Extremists who are unable to reach the Middle East to fight for so-called Islamic State (IS) may carry out attacks in the UK instead, the Director of Public Prosecutions warned.
Alison Saunders said the authorities needed to be “very aware” of the risk posed by the individuals who focus on actions in Britain, either plotting attacks or radicalising others.
It has emerged there have been 109 convictions in the UK for Iraq and Syria-related terrorism, and 85% of the people involved had never set foot in either of the countries, according to the BBC.
Ms Saunders told the BBC:
“We need to be acutely aware that if people can’t go to Syria (…) They may plan an attack here instead or they may to more to radicalise other people to attack.”
She also added that it may mean the “type of prosecutions” seen over the last few years may have to change.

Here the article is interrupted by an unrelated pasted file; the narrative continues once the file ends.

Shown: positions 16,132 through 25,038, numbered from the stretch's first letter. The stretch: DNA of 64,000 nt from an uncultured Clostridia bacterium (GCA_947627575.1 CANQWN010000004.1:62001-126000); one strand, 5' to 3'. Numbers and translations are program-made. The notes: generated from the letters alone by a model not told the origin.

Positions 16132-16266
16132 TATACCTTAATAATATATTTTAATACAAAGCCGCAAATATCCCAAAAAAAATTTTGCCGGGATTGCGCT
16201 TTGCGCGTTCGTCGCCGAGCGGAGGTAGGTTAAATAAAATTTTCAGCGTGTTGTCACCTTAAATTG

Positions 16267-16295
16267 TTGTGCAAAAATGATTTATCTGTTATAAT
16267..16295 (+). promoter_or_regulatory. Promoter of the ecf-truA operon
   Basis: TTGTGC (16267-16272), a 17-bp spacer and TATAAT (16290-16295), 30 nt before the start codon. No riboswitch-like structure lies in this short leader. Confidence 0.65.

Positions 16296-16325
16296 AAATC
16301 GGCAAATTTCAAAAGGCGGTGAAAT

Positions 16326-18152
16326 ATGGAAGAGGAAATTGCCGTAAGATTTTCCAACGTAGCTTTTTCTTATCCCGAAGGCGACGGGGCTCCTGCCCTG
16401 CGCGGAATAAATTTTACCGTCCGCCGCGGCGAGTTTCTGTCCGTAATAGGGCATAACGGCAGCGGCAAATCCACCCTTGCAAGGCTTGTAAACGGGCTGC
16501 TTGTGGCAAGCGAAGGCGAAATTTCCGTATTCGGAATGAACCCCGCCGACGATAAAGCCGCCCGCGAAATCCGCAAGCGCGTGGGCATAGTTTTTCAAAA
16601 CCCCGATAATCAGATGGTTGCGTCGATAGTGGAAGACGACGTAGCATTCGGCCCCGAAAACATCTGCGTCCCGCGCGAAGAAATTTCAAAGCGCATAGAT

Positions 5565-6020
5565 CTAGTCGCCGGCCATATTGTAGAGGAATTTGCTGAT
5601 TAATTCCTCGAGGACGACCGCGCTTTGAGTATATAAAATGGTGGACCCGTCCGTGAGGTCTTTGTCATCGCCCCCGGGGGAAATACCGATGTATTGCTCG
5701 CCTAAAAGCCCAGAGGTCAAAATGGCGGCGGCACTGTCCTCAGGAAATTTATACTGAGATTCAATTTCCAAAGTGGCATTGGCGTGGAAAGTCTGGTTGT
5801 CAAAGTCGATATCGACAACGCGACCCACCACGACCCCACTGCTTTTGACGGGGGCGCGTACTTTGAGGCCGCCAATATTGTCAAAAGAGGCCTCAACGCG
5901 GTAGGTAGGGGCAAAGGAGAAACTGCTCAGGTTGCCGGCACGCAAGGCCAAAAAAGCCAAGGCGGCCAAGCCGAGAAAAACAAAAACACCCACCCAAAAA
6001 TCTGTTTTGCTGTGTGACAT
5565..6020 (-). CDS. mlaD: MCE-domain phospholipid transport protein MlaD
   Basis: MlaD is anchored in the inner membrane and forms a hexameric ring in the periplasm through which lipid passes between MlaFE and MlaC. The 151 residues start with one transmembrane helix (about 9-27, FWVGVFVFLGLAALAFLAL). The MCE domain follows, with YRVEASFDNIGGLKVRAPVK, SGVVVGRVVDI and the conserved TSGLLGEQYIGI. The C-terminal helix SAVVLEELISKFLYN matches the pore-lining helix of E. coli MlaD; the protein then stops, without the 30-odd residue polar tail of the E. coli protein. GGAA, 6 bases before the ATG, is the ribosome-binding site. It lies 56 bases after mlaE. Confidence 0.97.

The analysis shows the youngest offender was a then 14-year-old from Blackburn, Lancashire, who was convicted in 2015 after taking on the role of “organiser and adviser” to an alleged Australian jihadist in a plan to murder police officers in Melbourne on Anzac Day.
Those convicted come from a wide cross-section of society and include former prisoners, a hospital director and the son of a police officer, the BBC said.
Married couples, siblings and a mother of six have also been prosecuted and of the 109 people convicted, 18 (16%) were female.